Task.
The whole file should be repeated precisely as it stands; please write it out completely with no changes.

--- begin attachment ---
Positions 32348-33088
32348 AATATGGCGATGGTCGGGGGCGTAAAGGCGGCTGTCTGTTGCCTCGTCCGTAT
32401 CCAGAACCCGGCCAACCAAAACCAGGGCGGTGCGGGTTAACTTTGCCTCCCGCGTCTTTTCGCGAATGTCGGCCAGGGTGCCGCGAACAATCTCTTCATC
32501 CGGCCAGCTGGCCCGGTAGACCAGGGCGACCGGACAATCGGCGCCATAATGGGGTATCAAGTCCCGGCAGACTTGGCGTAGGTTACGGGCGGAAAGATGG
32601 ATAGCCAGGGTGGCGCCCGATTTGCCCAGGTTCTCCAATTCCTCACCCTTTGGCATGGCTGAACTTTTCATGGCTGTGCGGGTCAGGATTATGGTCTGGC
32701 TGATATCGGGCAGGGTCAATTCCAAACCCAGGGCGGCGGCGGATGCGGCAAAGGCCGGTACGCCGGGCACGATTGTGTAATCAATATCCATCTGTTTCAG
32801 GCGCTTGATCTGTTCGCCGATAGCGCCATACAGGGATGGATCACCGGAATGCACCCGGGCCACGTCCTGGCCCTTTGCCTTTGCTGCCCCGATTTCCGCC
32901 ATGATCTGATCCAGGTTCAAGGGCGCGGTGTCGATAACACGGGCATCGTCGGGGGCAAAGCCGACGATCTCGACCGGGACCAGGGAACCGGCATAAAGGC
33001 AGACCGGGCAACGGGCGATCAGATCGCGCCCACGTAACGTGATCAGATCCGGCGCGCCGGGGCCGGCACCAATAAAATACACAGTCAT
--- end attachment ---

Positions 32348-33088
32348 AATATGGCGATGGTCGGGGGCGTAAAGGCGGCTGTCTGTTGCCTCGTCCGTAT
32401 CCAGAACCCGGCCAACCAAAACCAGGGCGGTGCGGGTTAACTTTGCCTCCCGCGTCTTTTCGCGAATGTCGGCCAGGGTGCCGCGAACAATCTCTTCATC
32501 CGGCCAGCTGGCCCGGTAGACCAGGGCGACCGGACAATCGGCGCCATAATGGGGTATCAAGTCCCGGCAGACTTGGCGTAGGTTACGGGCGGAAAGATGG
32601 ATAGCCAGGGTGGCGCCCGATTTGCCCAGGTTCTCCAATTCCTCACCCTTTGGCATGGCTGAACTTTTCATGGCTGTGCGGGTCAGGATTATGGTCTGGC
32701 TGATATCGGGCAGGGTCAATTCCAAACCCAGGGCGGCGGCGGATGCGGCAAAGGCCGGTACGCCGGGCACGATTGTGTAATCAATATCCATCTGTTTCAG
32801 GCGCTTGATCTGTTCGCCGATAGCGCCATACAGGGATGGATCACCGGAATGCACCCGGGCCACGTCCTGGCCCTTTGCCTTTGCTGCCCCGATTTCCGCC
32901 ATGATCTGATCCAGGTTCAAGGGCGCGGTGTCGATAACACGGGCATCGTCGGGGGCAAAGCCGACGATCTCGACCGGGACCAGGGAACCGGCATAAAGGC
33001 AGACCGGGCAACGGGCGATCAGATCGCGCCCACGTAACGTGATCAGATCCGGCGCGCCGGGGCCGGCACCAATAAAATACACAGTCAT